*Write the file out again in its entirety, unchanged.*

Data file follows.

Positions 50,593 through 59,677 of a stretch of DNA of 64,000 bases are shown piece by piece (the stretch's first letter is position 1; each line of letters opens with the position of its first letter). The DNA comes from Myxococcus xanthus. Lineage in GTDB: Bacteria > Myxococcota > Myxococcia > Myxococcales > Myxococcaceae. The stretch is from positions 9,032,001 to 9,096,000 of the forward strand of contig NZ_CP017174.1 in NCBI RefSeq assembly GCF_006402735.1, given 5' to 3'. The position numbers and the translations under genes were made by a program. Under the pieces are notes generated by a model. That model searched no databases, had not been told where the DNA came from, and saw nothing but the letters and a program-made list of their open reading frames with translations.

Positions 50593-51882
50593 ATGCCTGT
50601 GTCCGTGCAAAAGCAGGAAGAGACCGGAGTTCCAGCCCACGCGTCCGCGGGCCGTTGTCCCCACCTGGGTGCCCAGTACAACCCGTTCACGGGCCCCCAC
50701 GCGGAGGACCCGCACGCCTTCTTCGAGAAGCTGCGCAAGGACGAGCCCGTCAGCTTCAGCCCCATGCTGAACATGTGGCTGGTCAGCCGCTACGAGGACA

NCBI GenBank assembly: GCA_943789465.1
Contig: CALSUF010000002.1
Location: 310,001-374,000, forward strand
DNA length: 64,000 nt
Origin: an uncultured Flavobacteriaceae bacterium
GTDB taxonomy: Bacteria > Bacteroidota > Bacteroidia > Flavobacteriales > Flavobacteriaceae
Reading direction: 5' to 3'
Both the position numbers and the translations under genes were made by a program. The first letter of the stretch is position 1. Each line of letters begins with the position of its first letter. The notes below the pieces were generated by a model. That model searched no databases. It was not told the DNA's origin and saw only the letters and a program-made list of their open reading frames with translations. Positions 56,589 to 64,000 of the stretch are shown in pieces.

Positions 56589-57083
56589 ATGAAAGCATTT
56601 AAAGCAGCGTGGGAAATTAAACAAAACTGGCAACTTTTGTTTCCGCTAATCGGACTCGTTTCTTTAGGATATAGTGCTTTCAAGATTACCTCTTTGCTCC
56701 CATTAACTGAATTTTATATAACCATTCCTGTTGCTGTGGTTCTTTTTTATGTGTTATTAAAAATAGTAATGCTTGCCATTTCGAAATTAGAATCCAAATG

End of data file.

Positions 50,593 through 59,677 of a stretch of DNA of 64,000 bases are shown piece by piece (the stretch's first letter is position 1; each line of letters opens with the position of its first letter). The DNA comes from Myxococcus xanthus. Lineage in GTDB: Bacteria > Myxococcota > Myxococcia > Myxococcales > Myxococcaceae. The stretch is from positions 9,032,001 to 9,096,000 of the forward strand of contig NZ_CP017174.1 in NCBI RefSeq assembly GCF_006402735.1, given 5' to 3'. The position numbers and the translations under genes were made by a program. Under the pieces are notes generated by a model. That model searched no databases, had not been told where the DNA came from, and saw nothing but the letters and a program-made list of their open reading frames with translations.

Positions 50593-51882
50593 ATGCCTGT
50601 GTCCGTGCAAAAGCAGGAAGAGACCGGAGTTCCAGCCCACGCGTCCGCGGGCCGTTGTCCCCACCTGGGTGCCCAGTACAACCCGTTCACGGGCCCCCAC
50701 GCGGAGGACCCGCACGCCTTCTTCGAGAAGCTGCGCAAGGACGAGCCCGTCAGCTTCAGCCCCATGCTGAACATGTGGCTGGTCAGCCGCTACGAGGACA

NCBI GenBank assembly: GCA_943789465.1
Contig: CALSUF010000002.1
Location: 310,001-374,000, forward strand
DNA length: 64,000 nt
Origin: an uncultured Flavobacteriaceae bacterium
GTDB taxonomy: Bacteria > Bacteroidota > Bacteroidia > Flavobacteriales > Flavobacteriaceae
Reading direction: 5' to 3'
Both the position numbers and the translations under genes were made by a program. The first letter of the stretch is position 1. Each line of letters begins with the position of its first letter. The notes below the pieces were generated by a model. That model searched no databases. It was not told the DNA's origin and saw only the letters and a program-made list of their open reading frames with translations. Positions 56,589 to 64,000 of the stretch are shown in pieces.

Positions 56589-57083
56589 ATGAAAGCATTT
56601 AAAGCAGCGTGGGAAATTAAACAAAACTGGCAACTTTTGTTTCCGCTAATCGGACTCGTTTCTTTAGGATATAGTGCTTTCAAGATTACCTCTTTGCTCC
56701 CATTAACTGAATTTTATATAACCATTCCTGTTGCTGTGGTTCTTTTTTATGTGTTATTAAAAATAGTAATGCTTGCCATTTCGAAATTAGAATCCAAATG